I got my gi but it was much too big for me. Frustrated at constantly receiving gigantic uniforms with the assumption I’ll grow into them (I never have. Not once.), I went to talk to Sensei to ask for a smaller one but he had already started class, so I made do. He later told me it’ll shrink considerably in the wash, and then to sow the sleeves and pants inwards as much as necessary. He does the same to everyone, so it’s not just because I’m short which comforted my slightly.
Just having the uniform made me feel more competent. I could pass myself off as one of them. Nay- I am one of them now. If I may be so bold, I believe I’m getting much better. I’m becoming familiar with the unfamiliar techniques, adjusting to new stances (the fighting stance I love- the guarding hand is not held at the chest but at the stomach, which is awesome) and beginning to learn my kata’s.
I said in my last entry that Ho-sensei uses physics to explain techniques- torque, rotation, resistance etc. I discovered tonight that he also discusses metaphysics: the path of energy and where it can be drawn from. A steady stance to draw earth energy through the feet, a deep breath to draw fire energy through the crown, and water energy which is released outwards from the centre. And even if you don’t believe the spiritual aspect, it’s extremely good physical training anyways. Ho-sensei expects students to train as hard as they can all the time because, as he described in one of his infinite lessons, that striving to beat yourself by even a little will some day add up. It’s challenging, but rewarding.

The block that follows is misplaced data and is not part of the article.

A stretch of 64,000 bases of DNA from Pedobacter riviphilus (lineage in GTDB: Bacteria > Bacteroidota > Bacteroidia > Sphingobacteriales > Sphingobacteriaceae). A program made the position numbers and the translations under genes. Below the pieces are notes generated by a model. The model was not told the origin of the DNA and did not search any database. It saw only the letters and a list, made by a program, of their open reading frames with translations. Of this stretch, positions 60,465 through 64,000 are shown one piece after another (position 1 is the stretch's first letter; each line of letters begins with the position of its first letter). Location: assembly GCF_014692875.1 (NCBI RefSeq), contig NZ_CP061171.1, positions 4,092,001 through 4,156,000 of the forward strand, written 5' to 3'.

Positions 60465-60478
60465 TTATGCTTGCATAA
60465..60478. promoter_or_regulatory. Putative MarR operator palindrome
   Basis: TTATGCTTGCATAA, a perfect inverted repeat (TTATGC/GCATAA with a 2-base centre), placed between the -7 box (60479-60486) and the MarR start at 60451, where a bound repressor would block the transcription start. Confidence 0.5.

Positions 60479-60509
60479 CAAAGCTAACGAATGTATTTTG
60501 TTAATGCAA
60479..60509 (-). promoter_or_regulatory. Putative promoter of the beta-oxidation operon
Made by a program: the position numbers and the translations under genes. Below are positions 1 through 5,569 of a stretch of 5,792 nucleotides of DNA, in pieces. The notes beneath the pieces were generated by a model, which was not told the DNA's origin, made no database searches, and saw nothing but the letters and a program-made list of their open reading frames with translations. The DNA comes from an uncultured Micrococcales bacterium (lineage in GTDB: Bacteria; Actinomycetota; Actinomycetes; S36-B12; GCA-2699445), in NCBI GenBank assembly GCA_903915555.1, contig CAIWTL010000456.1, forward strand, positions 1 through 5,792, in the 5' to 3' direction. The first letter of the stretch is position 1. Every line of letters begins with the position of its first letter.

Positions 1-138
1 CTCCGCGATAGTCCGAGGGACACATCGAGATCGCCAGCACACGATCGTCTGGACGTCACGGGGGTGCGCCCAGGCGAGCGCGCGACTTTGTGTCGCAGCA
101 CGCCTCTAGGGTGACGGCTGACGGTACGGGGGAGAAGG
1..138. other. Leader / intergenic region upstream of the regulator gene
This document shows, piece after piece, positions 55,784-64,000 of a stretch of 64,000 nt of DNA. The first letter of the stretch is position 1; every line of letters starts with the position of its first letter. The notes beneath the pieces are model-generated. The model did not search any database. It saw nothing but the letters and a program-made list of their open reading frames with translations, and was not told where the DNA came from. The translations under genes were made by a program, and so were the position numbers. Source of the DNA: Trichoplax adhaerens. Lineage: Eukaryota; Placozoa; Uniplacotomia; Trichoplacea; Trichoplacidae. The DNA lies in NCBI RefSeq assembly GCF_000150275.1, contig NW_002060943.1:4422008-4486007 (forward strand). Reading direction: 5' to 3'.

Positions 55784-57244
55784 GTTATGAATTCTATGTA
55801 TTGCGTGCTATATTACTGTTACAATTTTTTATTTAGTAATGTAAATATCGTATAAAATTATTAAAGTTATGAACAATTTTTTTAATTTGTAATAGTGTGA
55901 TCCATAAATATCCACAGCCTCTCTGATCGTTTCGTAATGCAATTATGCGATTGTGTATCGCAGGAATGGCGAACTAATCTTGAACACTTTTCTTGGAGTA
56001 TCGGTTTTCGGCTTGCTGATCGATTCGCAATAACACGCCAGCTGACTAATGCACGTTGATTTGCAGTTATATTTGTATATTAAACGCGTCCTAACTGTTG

As far as skill goes, I cannot say but I believe I am almost the
equivalent of some of my class members. I am finally learning to add strength to my strikes. Not only speed (which is important, obviously), but something behind it, the "killing force" as sensei describes it, which aims to drop an opponent with one blow. A difficult thing to do, he acknowledges, but it’s what we train to achieve. A little bit scary hearing him use the term, but I respect it. Although this is my first lesson of applying newfound strength (my reverse punch at its best now has enough power to stagger someone), I have much, much to learn, and greatly anticipate learning it. I am reassured by my progress, even after my first lesson. What I look forward to most is randori, free sparring. It will help me best understand the nature of karate, while seeing what areas I need to improve on, and what weaknesses I can find in both my sparring partners and karate as a style. I think it will be the most useful teaching exercise I can undertake.